By Keefa Nuwahereza
The Electoral Commission is short of money that it needs to effectively hold the 2021 general election, which included voting for the president, Members of Parliament and local government positions.
According to a report by the Auditor General compiled for the Financial Year 2018/2019, the Justice Simon Byabakama led Commission received very little funding from the Ministry of Finance and Economic Planning (MoFEP) compared to the amount they had budgeted for the 2020/2021 Electoral Roadmap.
As a result of the underfunding, the Auditor General John B. Muwanga is of the view that the Commission is not in position to successfully hold the forthcoming elections unless government injects more money into the EC.
AG Muwanga’s report reads in part thus; “The 2018-2021 Strategic Plan for the Electoral Commission indicates that the Commission requires Shs720.15 Billion for the organization of presidential and general parliamentary and local council elections 2020/2021.
This amount is supposed to be released in phases (annually) to enable proper and timely implementation of the general elections.
According to the Strategic Plan, Shs155.32 Billion was planned towards Presidential and General Parliamentary and Local Government council elections for the financial year 2018/2019.
It was however noted that only Shs986,362,000 million was budgeted and received in the financial year.
Failure to obtain funding in line with the strategic plan implies that the entity is not aligning its activities to the National Development Goals.”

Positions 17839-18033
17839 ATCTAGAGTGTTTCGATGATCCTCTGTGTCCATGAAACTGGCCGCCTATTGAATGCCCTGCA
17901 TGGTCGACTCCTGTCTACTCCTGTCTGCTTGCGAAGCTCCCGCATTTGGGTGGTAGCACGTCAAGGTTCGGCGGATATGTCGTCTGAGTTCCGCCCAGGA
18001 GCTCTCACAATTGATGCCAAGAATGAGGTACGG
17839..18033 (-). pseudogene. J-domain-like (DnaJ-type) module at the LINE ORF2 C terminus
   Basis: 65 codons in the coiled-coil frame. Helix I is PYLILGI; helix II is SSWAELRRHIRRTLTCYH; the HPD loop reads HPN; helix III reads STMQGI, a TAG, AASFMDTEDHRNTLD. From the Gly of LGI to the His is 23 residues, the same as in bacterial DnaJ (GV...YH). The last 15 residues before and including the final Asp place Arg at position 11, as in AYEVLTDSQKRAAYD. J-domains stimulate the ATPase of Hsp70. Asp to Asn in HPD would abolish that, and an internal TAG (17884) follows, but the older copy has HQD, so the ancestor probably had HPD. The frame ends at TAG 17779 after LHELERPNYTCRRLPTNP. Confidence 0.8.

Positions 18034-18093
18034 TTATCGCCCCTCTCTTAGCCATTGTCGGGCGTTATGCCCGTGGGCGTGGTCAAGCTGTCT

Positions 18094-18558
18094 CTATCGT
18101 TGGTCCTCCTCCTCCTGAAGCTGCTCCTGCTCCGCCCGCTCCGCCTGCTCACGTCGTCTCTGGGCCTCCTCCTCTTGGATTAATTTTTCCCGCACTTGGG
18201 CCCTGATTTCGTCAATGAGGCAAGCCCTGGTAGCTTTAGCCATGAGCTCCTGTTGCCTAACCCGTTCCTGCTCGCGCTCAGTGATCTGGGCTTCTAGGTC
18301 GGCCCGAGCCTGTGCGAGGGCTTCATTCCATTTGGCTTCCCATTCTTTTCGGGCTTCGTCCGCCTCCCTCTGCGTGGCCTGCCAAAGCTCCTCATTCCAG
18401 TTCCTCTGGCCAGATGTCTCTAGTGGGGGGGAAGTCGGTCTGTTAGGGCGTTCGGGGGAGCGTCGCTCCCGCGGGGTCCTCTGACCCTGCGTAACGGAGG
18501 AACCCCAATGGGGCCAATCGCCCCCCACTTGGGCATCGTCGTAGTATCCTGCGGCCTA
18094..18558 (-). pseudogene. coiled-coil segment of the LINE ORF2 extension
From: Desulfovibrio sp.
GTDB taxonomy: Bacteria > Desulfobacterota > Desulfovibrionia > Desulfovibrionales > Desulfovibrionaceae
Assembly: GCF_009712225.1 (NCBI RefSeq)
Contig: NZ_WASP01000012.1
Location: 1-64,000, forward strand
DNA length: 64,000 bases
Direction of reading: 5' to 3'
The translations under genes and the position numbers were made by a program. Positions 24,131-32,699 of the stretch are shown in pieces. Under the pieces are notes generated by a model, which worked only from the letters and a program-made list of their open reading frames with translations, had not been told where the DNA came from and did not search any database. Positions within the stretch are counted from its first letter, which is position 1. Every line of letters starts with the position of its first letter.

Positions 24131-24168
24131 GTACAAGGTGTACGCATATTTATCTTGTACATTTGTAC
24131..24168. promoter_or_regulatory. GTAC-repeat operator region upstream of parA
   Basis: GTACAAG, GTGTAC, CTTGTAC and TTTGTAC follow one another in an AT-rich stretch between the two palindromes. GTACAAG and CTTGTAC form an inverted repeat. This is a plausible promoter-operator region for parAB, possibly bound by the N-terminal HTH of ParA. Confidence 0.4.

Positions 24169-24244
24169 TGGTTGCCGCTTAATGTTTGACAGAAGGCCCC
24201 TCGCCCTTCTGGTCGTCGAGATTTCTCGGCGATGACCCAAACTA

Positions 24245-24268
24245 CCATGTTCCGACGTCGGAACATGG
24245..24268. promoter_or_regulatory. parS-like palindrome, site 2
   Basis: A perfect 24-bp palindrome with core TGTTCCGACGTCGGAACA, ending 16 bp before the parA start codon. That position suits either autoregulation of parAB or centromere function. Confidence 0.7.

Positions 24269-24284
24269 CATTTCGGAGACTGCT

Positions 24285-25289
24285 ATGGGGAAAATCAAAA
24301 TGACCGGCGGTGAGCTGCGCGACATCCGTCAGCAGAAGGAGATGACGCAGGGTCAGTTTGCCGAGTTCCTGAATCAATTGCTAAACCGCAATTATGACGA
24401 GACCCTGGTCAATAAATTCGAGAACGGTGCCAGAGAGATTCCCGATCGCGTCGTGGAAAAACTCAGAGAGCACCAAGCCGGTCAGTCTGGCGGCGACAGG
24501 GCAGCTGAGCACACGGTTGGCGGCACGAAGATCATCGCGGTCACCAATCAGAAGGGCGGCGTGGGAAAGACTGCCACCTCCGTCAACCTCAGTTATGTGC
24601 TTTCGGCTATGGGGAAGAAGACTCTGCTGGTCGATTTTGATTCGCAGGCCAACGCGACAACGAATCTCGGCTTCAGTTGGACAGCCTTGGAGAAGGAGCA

He added however that “The Accounting Officer explained the Commission held discussions with MoFPED and it was agreed that the General Elections activities be phased, implemented and
funded in a project-like manner over a three financial year period. This was in order to ease the funding pressure on the side of Government and to avoid congestion of electoral activities by the Commission. Activities to the tune of Shs155.420bn were affected by the budget cuts as shown below:
Commission Offices To Be Demolished
The Auditor General also noted that the Commission was given a go ahead by His Excellency the President and Ministry of Finance, Planning and Economic Development to procure land and subsequently start the developments leading to attaining permanent office accommodation.
However, there is no evidence to show that this directive is being implemented. In addition, the headquarters are threatened by demolition by Kampala Flyover
Construction and Road Upgrading Project (KFCRUP) which will result in payment of rent estimated at Shs1.7 Billion per year.
The Commission already pays huge amounts in rent for regional and district offices all over the country.
There is a risk that the huge rental costs to run The Electoral Commission offices may be unsustainable.
In the same vein, the Auditor General also noted that the Electoral Commission has outstanding debts to a tune of Shs8,767,437,020 from the previous year.
However, only Shs40,619,467 (0.46%) was provided for settlement of domestic arrears in the current budget which was insufficient towards settlement of the arrears.
But failure to sufficiently budget for domestic arrears creates spending pressures on planned activities and hampers budget performance in the year given that outputs anticipated in the appropriated budget cannot be attained due to settlement of arrears
This however comes at a time when the E.C is organizing elections to be held early next year and currently, the Commission is registering all potential candidates for what many Ugandans are terming as a ‘Scientific Election,’ because it will be held amidst the COVID-19 pandemic.
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